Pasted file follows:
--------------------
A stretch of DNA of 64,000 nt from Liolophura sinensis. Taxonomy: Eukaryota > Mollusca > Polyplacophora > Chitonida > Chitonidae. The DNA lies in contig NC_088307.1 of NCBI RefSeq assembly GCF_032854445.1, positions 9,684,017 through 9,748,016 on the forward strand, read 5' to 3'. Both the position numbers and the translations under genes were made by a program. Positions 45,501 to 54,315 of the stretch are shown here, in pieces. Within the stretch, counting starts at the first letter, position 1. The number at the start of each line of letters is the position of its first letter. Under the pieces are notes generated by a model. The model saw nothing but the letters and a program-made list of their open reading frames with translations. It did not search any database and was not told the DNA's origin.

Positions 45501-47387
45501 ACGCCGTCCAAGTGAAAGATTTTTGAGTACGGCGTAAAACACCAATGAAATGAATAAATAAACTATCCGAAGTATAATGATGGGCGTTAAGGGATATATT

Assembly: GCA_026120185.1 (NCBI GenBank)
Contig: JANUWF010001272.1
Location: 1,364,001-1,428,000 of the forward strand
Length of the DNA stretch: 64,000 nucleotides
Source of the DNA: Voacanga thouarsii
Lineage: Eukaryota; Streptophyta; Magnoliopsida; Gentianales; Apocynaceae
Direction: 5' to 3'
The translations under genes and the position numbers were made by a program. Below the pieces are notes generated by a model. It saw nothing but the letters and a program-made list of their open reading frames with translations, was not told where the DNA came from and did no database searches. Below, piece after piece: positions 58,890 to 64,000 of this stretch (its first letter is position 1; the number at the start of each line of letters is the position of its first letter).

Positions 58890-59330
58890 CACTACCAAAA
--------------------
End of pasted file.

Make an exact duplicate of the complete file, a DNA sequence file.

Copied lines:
A stretch of DNA of 64,000 nt from Liolophura sinensis. Taxonomy: Eukaryota > Mollusca > Polyplacophora > Chitonida > Chitonidae. The DNA lies in contig NC_088307.1 of NCBI RefSeq assembly GCF_032854445.1, positions 9,684,017 through 9,748,016 on the forward strand, read 5' to 3'. Both the position numbers and the translations under genes were made by a program. Positions 45,501 to 54,315 of the stretch are shown here, in pieces. Within the stretch, counting starts at the first letter, position 1. The number at the start of each line of letters is the position of its first letter. Under the pieces are notes generated by a model. The model saw nothing but the letters and a program-made list of their open reading frames with translations. It did not search any database and was not told the DNA's origin.

Positions 45501-47387
45501 ACGCCGTCCAAGTGAAAGATTTTTGAGTACGGCGTAAAACACCAATGAAATGAATAAATAAACTATCCGAAGTATAATGATGGGCGTTAAGGGATATATT

Assembly: GCA_026120185.1 (NCBI GenBank)
Contig: JANUWF010001272.1
Location: 1,364,001-1,428,000 of the forward strand
Length of the DNA stretch: 64,000 nucleotides
Source of the DNA: Voacanga thouarsii
Lineage: Eukaryota; Streptophyta; Magnoliopsida; Gentianales; Apocynaceae
Direction: 5' to 3'
The translations under genes and the position numbers were made by a program. Below the pieces are notes generated by a model. It saw nothing but the letters and a program-made list of their open reading frames with translations, was not told where the DNA came from and did no database searches. Below, piece after piece: positions 58,890 to 64,000 of this stretch (its first letter is position 1; the number at the start of each line of letters is the position of its first letter).

Positions 58890-59330
58890 CACTACCAAAA